Margaret Busby in The Guardian:
According to Yoruba wisdom, as one approaches elder status, one ceases to indulge in battles. “Some hope!” comments Wole Soyinka, early in his new memoir: “When that piece of wisdom was first voiced, a certain entity called Nigeria had not yet been thought of.” Now past his biblical three-score-and-ten and with a distinctive mass of white hair making him the most recognisable of African writer-elders, Soyinka shows no sign of laying down the cudgels or his pen just yet. Last month’s flawed Nigerian elections to deliver a successor to President Obasanjo had Soyinka calling for a new poll, declaring that: “It is not right to accept the unacceptable.” His love-hate relationship with his homeland testifies to his refusal to back down in the face of injustice and tyranny, possessing as he does “an over-acute, remedial sense of right and wrong, of what is just and unjust”.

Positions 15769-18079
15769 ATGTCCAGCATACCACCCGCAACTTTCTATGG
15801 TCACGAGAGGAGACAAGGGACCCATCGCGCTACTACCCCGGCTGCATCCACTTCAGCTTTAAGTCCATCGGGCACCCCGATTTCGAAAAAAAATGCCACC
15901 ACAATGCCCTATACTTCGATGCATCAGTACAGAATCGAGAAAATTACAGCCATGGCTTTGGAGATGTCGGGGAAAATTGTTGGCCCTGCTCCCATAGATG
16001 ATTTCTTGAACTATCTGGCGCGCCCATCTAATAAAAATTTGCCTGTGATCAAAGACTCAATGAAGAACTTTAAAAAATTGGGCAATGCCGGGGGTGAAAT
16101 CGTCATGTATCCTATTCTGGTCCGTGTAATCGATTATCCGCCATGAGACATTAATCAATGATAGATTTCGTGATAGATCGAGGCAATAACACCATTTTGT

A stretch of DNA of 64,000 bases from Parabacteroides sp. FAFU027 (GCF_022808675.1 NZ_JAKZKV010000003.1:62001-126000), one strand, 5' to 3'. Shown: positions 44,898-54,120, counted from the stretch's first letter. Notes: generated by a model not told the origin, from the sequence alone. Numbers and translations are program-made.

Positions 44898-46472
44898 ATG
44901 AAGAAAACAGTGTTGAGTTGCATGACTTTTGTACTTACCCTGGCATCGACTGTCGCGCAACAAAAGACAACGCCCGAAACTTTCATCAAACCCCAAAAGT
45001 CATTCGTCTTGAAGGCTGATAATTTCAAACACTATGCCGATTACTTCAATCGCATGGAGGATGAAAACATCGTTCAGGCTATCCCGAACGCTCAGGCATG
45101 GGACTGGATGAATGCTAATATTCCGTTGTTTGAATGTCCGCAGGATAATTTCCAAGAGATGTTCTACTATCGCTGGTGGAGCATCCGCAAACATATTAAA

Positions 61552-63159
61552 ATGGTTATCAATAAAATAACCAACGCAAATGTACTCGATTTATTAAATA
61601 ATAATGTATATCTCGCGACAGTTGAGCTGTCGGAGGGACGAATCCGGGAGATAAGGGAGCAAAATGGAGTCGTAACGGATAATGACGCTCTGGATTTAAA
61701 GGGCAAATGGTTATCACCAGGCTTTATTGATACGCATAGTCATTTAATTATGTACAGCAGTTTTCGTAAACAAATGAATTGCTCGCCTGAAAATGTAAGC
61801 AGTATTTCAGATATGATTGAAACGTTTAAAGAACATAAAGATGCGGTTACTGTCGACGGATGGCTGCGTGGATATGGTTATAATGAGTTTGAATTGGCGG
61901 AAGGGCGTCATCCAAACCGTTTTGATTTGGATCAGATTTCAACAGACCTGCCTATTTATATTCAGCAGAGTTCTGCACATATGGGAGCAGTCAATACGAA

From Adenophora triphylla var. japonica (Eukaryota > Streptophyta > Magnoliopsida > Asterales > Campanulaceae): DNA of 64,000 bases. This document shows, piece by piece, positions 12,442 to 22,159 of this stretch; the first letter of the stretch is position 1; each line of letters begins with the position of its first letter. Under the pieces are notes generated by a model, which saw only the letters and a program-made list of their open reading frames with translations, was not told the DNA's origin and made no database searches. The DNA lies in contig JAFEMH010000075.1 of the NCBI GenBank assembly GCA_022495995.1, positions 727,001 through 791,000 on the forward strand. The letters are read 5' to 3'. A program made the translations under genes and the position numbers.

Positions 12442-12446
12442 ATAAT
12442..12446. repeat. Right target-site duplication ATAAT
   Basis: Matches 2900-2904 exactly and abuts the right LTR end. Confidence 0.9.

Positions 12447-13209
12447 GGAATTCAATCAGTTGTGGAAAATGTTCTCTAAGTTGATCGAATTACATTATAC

You Must Set Forth at Dawn is an extraordinary chronicle (the title derives from a Soyinka poem that goes on to promise the traveller “marvels of the holy hour”), as much an insider’s political biography of Nigeria as an updating of the author’s own restless story since the publication over a quarter of a century ago of his first autobiographical work. Soyinka’s Aké: The Years of Childhood was a modern classic and fortunately, he was persuaded to abandon his vow not to “pursue the task of recollection and reflection beyond the age of innocence, calculated at roughly eleven and a bit”.